The Covid-19 Research: How India Responds?

Since the advent of first reported case of the Covid-19 or SARS-CoV-2 viral infection in India, the scientific response against this worldwide pandemic has been quite significant. The need of time has resulted into an immense scientific polarization towards the Covid-19 specific research. Now India ranks second with 5.73 million total numbers of cases amongst 200 affected nations all across the world, lagging just behind the USA [1]. As per the website of Ministry of Health and Family Affairs, Government of India, the deaths in the country till September 24, 2020 was reported 91,149, which is considered to be very low in terms of deaths/million in comparison to Brazil and the USA [2], [3]. A recently published study by Dr. Gyaneshwer Chaubey’s group, which focuses upon predicting the role of some specific genetic variants and polymorphisms in South Asians genome – has hinted about two inbuilt unique event polymorphisms (rs4646120 and rs2285666) that have declined the host susceptibility towards the SARS-CoV-2 infection in South Asian population, unlike Europeans or Americans [4]. The same group has also established an association of rs2285666 polymorphism with a low country-wide infection rate in yet another publication [5]. It is a fact of great scientific interest that even in the state of an aggressive Covid-19 testing, how the high numbers of cases are accumulating in the two major metropolitan cities of India- Mumbai and Delhi, which account for one-third of total Covid-19 cases in the country; this disparity in number of cases and case-fatality ratio in India can be explained by the rs2285666 polymorphism association with the disease [5], [6].

Figure 1. Graphical representation of gender distribution of Covid19 cases in India. As per the ICMR data this sex-based disparity is prominent, by an approximate ratio of 1:2. However, the proximate reason for the disparity may be lack of data for actual number of affected females in the country.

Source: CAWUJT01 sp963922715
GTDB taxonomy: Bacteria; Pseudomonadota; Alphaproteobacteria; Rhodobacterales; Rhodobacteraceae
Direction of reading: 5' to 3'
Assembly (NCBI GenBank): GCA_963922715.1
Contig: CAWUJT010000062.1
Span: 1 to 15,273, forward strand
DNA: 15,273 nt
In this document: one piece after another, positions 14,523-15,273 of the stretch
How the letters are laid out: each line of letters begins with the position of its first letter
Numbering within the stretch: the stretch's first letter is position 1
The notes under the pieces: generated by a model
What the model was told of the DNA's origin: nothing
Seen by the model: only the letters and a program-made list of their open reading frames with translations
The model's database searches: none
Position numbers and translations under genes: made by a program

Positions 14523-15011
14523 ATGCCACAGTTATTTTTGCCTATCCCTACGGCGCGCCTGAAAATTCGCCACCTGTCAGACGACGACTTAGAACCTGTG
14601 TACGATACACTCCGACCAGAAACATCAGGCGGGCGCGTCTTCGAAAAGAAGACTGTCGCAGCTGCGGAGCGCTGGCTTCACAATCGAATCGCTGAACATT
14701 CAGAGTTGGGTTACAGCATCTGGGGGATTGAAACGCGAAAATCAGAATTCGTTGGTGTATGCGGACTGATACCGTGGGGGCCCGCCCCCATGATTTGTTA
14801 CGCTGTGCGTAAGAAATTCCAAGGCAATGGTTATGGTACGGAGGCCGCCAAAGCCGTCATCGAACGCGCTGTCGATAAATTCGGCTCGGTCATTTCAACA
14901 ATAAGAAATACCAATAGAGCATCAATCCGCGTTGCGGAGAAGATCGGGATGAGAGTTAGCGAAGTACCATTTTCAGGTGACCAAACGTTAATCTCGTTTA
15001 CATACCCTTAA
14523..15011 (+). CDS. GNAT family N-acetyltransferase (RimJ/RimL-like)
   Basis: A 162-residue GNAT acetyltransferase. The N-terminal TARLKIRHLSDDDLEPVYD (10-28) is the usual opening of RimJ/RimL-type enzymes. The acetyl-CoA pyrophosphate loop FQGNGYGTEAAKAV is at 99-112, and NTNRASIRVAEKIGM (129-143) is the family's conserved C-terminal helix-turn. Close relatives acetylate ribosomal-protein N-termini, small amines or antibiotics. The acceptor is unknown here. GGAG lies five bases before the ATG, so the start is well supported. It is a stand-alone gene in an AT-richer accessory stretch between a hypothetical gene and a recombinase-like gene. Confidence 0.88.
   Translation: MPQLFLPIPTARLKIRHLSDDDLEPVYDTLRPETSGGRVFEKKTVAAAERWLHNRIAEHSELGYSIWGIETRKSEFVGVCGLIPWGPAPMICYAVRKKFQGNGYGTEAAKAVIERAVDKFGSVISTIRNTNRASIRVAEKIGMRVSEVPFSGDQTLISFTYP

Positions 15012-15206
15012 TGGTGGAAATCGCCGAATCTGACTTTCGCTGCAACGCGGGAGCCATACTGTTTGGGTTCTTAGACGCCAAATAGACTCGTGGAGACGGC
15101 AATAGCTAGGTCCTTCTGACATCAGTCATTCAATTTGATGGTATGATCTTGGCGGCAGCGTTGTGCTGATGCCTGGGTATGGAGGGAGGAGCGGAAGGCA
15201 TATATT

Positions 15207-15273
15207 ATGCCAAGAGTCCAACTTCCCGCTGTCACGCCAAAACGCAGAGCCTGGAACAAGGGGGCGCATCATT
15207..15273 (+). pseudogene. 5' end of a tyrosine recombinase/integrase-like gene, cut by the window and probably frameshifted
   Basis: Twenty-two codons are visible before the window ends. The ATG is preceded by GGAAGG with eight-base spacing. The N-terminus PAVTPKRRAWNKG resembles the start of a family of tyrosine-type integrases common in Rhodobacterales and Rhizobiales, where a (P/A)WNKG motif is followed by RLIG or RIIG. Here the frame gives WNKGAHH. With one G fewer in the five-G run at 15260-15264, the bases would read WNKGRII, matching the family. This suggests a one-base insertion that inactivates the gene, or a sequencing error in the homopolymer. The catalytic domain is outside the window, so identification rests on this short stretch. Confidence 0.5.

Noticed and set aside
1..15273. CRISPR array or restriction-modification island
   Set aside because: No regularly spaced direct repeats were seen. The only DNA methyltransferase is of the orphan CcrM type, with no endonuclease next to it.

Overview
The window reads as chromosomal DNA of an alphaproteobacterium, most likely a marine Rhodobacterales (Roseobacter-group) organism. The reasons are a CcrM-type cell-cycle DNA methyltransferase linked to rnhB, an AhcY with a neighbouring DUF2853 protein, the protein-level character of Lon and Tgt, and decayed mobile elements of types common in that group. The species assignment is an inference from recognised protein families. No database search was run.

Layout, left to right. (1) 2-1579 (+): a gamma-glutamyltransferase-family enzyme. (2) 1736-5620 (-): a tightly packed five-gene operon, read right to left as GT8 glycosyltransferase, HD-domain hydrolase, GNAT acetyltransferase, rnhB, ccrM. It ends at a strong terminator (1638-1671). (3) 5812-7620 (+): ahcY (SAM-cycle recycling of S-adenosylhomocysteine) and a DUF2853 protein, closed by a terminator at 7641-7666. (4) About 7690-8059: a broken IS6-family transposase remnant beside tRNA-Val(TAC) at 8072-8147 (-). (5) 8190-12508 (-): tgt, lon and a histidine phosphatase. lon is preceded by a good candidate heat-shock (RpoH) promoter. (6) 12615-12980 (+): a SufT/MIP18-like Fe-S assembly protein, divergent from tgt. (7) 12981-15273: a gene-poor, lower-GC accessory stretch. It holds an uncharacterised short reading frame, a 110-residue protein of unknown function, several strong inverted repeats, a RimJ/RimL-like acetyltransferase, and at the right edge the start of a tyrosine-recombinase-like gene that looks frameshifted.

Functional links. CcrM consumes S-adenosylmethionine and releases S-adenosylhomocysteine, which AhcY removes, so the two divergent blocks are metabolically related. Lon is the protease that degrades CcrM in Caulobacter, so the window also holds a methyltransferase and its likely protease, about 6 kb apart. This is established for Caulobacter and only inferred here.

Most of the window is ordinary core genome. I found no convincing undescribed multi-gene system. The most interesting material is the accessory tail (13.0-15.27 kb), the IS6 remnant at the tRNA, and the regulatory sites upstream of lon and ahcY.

Sex-disparities in infection and mortality rate for the SARS-CoV-2 disease have raised an internal debate amongst the scientific community. The number of infections of SARS-CoV-2 in most of the Asian and African countries including India shows a high per cent of infection rate amongst males in comparison to females [7]. However, the adversity inequality in the Covid-19 infection and low number of females getting infected in the third world may be due to the missing data for females. The less access of females to the proper healthcare and also their societal negligence may have resulted into a significantly uncertain data in their case.

Studies on mitochondrial impacts of SARS-CoV-2 by Dr. Keshav K. Singh and Dr. G. Chaubey, have revealed how the viral RNA ‘hijacks’ the powerhouse of the host cells. The viral RNA transcripts and proteins in the host cell mitochondria ‘take over’ the mtDNA by ORF-9b, this ORF of the viral genome manipulates the mtDNA and causes its release into the cytoplasm by mitochondrial fragmentation. This release of mtDNA instigates the inflammation and suppresses the adaptive and innate immunity [8]. 

Figure 2. How SARS-CoV-2 ‘hijacks’ the mitochondrion of a host cell? A specific segment of viral RNA, ORF-9b, manipulates the mtDNA and causes its release into the cytoplasm by mitochondrial fragmentation. As soon as mtDNA is released in the cytoplasm, it results into many destructive physiological effects.